Tuesday's ruling is considered a huge victory for the union, which would have been at a decided disadvantage if the owners had access to the $4 billion during a lockout. It's unclear at this point whether the ruling will spur the sides to come to terms on a new agreement before the current CBA expires at midnight Thursday. However it clearly means the owners could have a harder time addressing their debt services if there is a prolonged work stoppage.

"I'm not sure what all that means, as of yet," said Colts center Jeff Saturday, who is a member of the NFLPA's executive committee. "We haven't been debriefed. We just got the news when we were in the meeting, so I'm sure we'll hear more tonight. But it sounds very favorable."

During last week's hearing, union attorney Jeffrey Kessler repeatedly drove home his contention that the owners violated terms of the Stipulation and Settlement Agreement by failing to "protect the economic interest of the players" while negotiating the new TV deals. He also hammered the point that the league sought to "inflict economic harm on the players" by securing lockout insurance from the networks.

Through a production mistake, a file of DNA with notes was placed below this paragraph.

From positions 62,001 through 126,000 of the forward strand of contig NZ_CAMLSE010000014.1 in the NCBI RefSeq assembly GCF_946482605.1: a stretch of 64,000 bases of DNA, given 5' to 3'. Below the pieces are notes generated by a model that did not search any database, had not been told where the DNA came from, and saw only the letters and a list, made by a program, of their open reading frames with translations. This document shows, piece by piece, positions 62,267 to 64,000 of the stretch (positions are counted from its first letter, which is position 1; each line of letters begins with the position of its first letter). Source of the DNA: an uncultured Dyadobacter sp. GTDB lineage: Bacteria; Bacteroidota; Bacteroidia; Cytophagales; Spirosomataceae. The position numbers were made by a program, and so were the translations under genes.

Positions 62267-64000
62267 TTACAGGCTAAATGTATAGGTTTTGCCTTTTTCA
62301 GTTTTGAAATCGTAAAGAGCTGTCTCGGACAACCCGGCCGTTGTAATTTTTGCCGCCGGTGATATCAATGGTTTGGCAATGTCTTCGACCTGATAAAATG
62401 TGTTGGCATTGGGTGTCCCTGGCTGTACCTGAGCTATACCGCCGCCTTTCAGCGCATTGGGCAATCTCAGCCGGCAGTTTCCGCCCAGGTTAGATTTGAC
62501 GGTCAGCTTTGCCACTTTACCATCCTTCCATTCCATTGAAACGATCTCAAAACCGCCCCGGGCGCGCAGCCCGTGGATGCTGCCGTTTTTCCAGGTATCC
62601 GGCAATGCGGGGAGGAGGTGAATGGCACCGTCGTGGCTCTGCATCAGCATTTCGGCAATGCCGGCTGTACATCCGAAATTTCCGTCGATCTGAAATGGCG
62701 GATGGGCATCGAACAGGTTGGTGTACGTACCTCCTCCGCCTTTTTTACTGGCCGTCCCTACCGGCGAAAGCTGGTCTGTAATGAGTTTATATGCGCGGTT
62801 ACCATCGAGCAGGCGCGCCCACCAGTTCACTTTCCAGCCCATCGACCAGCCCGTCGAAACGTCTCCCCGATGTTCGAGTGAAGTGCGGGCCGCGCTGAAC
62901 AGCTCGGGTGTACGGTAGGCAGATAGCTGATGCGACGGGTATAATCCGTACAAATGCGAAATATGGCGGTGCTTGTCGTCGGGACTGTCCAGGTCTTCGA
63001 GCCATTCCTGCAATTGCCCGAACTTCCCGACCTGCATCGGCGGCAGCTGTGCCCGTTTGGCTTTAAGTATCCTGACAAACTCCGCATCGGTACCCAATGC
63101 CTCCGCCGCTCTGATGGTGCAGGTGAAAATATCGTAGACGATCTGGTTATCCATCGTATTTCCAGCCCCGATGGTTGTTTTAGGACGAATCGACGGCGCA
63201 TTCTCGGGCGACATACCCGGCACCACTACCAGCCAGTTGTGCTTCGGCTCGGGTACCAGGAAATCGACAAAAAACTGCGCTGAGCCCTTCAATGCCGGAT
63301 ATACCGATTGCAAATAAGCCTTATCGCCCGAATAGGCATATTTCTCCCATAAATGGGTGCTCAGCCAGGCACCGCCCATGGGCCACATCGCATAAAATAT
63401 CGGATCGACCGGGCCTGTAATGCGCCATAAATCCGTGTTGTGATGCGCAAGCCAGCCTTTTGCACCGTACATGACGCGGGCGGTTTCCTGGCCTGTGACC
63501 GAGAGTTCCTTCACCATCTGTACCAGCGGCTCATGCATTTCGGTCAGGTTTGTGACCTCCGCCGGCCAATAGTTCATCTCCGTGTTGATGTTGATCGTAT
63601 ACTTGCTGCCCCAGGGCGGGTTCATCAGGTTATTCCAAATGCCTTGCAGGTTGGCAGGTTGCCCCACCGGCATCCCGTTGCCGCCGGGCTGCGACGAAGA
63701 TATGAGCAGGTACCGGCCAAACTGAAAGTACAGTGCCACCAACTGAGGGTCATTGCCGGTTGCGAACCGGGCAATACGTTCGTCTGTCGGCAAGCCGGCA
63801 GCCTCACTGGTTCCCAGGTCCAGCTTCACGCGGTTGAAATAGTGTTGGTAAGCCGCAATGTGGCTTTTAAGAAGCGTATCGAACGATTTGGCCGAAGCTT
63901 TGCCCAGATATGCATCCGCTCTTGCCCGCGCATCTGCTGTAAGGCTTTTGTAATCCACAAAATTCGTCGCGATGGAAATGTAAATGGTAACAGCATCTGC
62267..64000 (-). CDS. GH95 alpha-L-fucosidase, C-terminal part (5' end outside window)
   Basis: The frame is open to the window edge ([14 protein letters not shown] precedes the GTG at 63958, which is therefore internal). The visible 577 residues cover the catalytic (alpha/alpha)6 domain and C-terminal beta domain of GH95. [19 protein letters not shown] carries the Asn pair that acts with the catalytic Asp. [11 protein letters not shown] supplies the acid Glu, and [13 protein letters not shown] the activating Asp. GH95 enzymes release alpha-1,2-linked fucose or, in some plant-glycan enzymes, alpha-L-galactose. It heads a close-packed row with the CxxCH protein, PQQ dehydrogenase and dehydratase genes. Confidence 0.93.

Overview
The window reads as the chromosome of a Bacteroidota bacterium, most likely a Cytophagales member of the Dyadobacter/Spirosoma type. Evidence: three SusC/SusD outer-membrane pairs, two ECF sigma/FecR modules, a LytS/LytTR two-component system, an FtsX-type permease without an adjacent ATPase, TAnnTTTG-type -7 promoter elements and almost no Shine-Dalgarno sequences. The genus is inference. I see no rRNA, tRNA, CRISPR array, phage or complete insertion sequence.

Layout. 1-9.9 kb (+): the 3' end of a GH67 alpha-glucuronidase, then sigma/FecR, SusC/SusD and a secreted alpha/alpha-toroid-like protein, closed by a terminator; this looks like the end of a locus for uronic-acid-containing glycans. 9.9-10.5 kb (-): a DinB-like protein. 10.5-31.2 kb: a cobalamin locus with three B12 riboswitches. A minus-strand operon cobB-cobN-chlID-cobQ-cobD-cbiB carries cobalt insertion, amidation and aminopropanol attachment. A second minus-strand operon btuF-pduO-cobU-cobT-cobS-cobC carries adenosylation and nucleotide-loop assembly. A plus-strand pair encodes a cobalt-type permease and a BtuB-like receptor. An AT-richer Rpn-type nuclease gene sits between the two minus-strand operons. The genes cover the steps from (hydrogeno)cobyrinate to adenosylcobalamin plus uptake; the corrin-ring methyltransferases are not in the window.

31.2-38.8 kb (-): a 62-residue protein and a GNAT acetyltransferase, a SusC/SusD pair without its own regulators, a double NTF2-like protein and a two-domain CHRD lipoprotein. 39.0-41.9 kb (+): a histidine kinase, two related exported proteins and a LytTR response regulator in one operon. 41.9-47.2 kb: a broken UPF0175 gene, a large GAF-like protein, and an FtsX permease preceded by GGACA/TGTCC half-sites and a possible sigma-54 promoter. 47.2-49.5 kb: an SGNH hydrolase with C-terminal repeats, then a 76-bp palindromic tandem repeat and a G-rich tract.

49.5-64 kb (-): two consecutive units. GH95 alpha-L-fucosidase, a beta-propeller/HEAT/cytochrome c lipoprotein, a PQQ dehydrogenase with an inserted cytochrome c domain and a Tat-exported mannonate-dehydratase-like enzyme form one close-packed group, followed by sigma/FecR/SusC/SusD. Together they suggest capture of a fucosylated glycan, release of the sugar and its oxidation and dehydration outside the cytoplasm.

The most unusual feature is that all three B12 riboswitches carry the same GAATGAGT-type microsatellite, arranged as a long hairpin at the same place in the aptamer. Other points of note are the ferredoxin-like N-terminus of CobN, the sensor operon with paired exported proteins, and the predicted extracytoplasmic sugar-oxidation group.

"Their conduct was intentional in the extreme," Kessler argued. "It was carefully planned and executed by the people at the very top."

For instance, DirecTV's previous contract with the league contained no lockout provision. However Chase Carey, former CEO of the company, testified in the special master's hearing that he was told by league management it would be a "deal breaker" and "clearly a deal we would never do" if the satellite company failed to included lockout provisions in a new deal.

Also in his brief to the court -- which Doty unsealed last Thursday -- Kessler presented a memo obtained from a league broadcast committee meeting. In it Cowboys owner Jerry Jones is quoted as saying the owners "need to realistically assume [we are] locking out in 2011" to get a deal that works for the owners.

Among Kessler's other arguments in his brief, taken verbatim: